His Œuvres complètes were collected (6 vols.) in 1808.

RACINE, a city and the county-seat of Racine county, Wisconsin, U.S.A., on the W. shore of Lake Michigan at the mouth of the Root river, about 25 m. S.S.E. of Milwaukee and about 60 m. N. of Chicago. Pop. (1890) 21,014; (1900) 29,102, of whom 9242 were foreign-born; (1910 census) $8,002. Racine is served by the Chicago & North Western and the Chicago, Milwaukee & St Paul railways, by two interurban electric railways, connecting with Milwaukee and Chicago, and by steamboat lines. The river has been deepened and its mouth protected by breakwaters, providing an excellent harbour; in 1909 vessels drawing 19 ft. could pass through the channel. Among the public buildings are the City Hall, the County Court House, the Federal Building, the Carnegie Library, the High School, two hospitals and the Taylor Orphan Asylum (1872). Among educational institutions, besides the public schools, are Racine College (Protestant Episcopal, 1853), St Catherine’s Academy (Roman Catholic) and two business colleges. I Racine is, next to Milwaukee, the most important manufacturing centre in Wisconsin. The value of its factory products in 1905 was $16,458,965, an increase of 41% over that of 1900. Of this, $5,177,079 (or 31.5% of the city’s total) represented agricultural implements and machinery. Carriages and wagons ($2,729,311) and automobiles ranked next in importance.

Racine was the French form of the name of the Root river. The first Europeans positively known to have visited the site of Racine were Vincennes, Tonty and several Jesuit missionaries, who stopped here for a timeon their way down the coast in 1699. Early in the 19th century Jambeau, a French trader, established himself on the Root river, and in 1834 Gilbert Knapp (1798–1889), who had been a lake captain since 1818, induced several residents of Chicago to make their homes at its mouth. The place was at first called Port Gilbert. The settlement grew rapidly, a sawmill was built in 183 5, and the present name was adopted in 1837. In 1841 Racine was incorporated as a. village and in 1848 was chartered as a city.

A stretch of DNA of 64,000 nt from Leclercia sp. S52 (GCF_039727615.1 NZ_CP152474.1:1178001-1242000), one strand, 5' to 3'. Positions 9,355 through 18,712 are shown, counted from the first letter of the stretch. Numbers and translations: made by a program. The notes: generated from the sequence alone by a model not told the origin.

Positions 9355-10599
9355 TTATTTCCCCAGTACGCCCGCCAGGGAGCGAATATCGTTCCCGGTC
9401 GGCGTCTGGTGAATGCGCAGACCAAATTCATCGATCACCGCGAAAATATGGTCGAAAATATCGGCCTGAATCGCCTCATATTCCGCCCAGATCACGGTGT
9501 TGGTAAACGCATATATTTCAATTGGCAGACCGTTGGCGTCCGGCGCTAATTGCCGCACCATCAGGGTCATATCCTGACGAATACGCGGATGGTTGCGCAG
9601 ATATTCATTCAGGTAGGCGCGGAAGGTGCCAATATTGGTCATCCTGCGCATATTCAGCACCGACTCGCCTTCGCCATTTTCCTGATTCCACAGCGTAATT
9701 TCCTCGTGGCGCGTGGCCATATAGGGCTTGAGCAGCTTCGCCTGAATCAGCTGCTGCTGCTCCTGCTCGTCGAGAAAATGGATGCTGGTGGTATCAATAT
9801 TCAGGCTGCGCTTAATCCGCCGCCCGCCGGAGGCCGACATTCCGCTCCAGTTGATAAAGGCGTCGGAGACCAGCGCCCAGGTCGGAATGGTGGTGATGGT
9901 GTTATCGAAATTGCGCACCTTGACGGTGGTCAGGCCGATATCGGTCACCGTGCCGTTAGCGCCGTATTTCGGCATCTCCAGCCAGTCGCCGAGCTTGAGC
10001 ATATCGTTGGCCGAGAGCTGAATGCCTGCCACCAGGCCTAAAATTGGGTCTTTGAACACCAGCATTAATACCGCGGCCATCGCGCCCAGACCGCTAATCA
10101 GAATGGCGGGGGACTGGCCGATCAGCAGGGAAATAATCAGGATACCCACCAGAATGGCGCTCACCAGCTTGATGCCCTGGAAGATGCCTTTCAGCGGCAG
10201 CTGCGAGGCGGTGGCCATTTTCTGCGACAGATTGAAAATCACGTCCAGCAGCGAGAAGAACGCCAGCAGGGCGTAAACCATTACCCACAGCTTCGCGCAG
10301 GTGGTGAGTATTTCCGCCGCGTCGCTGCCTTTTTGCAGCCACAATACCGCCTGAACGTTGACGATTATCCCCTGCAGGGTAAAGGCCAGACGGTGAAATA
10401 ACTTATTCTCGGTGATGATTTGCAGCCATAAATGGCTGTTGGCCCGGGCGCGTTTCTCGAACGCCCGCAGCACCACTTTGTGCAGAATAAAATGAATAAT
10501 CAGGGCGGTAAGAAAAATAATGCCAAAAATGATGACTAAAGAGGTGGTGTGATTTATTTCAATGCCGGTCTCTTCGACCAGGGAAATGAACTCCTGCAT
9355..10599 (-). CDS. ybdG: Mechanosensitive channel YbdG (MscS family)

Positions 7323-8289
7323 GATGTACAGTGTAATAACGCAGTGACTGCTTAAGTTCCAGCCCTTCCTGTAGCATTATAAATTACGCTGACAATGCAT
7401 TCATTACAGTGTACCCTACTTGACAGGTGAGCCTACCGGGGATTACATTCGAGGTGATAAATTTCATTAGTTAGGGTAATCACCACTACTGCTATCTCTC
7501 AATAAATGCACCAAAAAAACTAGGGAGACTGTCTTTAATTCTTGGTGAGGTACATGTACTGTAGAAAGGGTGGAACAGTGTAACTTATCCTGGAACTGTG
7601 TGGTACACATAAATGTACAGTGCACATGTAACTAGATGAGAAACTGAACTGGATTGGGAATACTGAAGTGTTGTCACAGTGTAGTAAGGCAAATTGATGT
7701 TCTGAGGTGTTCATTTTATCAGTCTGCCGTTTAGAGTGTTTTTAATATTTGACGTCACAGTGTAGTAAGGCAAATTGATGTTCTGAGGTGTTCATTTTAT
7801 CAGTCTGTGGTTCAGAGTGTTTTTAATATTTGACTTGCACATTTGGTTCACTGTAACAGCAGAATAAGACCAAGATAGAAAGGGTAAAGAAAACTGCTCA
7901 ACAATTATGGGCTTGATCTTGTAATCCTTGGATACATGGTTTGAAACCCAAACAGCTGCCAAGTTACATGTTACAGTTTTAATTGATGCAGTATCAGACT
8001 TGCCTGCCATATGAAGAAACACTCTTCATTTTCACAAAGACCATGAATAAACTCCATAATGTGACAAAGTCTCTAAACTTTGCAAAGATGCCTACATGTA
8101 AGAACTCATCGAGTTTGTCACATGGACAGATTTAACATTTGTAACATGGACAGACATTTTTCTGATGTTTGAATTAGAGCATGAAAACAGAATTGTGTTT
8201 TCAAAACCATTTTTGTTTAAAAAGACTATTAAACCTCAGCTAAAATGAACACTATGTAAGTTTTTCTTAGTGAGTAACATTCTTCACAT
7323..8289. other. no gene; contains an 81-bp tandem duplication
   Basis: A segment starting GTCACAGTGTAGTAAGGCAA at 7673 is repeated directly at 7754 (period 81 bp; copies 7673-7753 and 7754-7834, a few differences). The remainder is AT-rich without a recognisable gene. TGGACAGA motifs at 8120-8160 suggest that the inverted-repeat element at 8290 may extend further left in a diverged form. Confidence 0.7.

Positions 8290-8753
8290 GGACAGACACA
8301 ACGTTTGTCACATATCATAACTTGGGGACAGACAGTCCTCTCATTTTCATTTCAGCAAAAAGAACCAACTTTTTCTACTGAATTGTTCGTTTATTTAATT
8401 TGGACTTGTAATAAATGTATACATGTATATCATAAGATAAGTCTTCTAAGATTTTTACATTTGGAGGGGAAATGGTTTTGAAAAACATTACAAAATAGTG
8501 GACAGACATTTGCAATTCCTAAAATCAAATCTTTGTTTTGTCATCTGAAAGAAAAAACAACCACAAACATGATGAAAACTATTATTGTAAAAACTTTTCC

See S. S. Hurlburt, Early Days at Racine (Racine, 1872); History of Racine and Kenosha Counties. (Chicago, 1879).

RACK, an homonymous word of which the principal branches are the words meaning (1) a mass of cloud driving before the wind in the upper air, (2) to draw off wine or other liquor from the lees, (3) a bar or framework of bars, (4) an instrument of torture. The etymology of (1) shows that it is ultimately to be connected with “wreck” and “wrack,” drifted seaweed, and means that which is driven by or drifts with the wind; cf. Norw. rak, wreckage, refuse, Icel. reka, to drive, toss. In (2) the term seems to have come from the Gascon wine-trade, as Skeat (Etym. Dict., 1910) points out, and was adapted from Prov. arracar, to decant wine, raca, the stems and husks of grapes, dregs. Both (2) and (3) are in origin to be connected. The O. E. reccan and Ger. recken mean “to stretch,” and so “rack” means something stretched out, a straight bar or rail, especially a toothed bar gearing with a cog-wheel, a framework of bars, as in the cradle of upright bars in which fodder can be placed for cattle, and the instrument of torture, which in Ger. is Recke or Rackbank. The “rack” for torture was an oblong frame of wood, slightly raised from the ground, having at one end a fixed bar to which the legs were fastened, and at the other a movable bar to which the hands were tied. By means of pulleys and levers this latter could be rolled on its own axis, thus straining the ropes till the sufferer’s joints were dislocated. Its first employment in England is said to have been due to John Holland, 4th duke of Exeter, constable of the Tower in 1447, whence it was popularly known as “the Duke of Exeter’s daughter.”